What's the difference between 'Except' and 'Except for'?

Status
Not open for further replies.
A

Anonymous

Guest
I looked it up in a dictionary, but I still cant understand
the difference.

Help me with this.

And
_______extreme situations, makeups
for the two exams and the final must be
arranged at least one week in advance.

I can't use 'except' in this sentence, can I?
Why is that?
 

MikeNewYork

VIP Member
Joined
Nov 13, 2002
Member Type
Academic
Native Language
American English
Home Country
United States
Current Location
United States
HelpMe said:
I looked it up in a dictionary, but I still cant understand
the difference.

Help me with this.

And
_______extreme situations, makeups
for the two exams and the final must be
arranged at least one week in advance.

I can't use 'except' in this sentence, can I?
Why is that?

"Except" and "except for" have different meanings. A good place to start is with a dictionary that defines both. This is from the AHD:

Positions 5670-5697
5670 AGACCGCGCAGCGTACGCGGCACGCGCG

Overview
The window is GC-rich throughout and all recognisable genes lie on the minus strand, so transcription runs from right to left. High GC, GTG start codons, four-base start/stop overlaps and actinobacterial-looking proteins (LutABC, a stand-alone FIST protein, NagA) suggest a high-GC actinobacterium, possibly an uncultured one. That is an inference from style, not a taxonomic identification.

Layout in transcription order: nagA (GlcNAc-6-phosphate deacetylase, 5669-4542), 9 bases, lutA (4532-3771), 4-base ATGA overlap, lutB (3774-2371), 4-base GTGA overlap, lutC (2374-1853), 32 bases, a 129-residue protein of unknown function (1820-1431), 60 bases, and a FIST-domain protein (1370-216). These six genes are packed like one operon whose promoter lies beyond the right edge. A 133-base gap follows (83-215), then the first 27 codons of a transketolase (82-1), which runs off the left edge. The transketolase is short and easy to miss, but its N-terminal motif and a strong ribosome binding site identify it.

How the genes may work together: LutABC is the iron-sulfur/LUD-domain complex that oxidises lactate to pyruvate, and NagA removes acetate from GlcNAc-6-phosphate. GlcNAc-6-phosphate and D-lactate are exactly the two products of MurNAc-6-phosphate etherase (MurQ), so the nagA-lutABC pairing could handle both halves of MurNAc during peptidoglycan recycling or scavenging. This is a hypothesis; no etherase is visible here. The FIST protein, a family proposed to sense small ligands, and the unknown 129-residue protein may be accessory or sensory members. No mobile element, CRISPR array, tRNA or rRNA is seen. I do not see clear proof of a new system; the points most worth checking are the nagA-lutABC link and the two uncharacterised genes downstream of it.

ex·cept (ĭk-sĕpt')
prep.
With the exclusion of; other than; but: everyone except me.

conj.
If it were not for the fact that; only. Often used with that: I would buy the suit, except that it costs too much.
Otherwise than: They didn't open their mouths except to complain.
Unless: “And ne'er throughout the year to church thou go'st/Except it be to pray against thy foes” (Shakespeare).

v., -cept·ed, -cept·ing, -cepts.

v.tr.
To leave out; exclude: An admission fee is charged, but children are excepted.

v.intr.
To object: Counsel excepted to the court's ruling.

idiom:
except for

Were it not for: I would join you except for my cold.


In your sentence, you want to create an exception for "extreme circumstances". That is where we use "except for" or "except in".
 
Status
Not open for further replies.
Top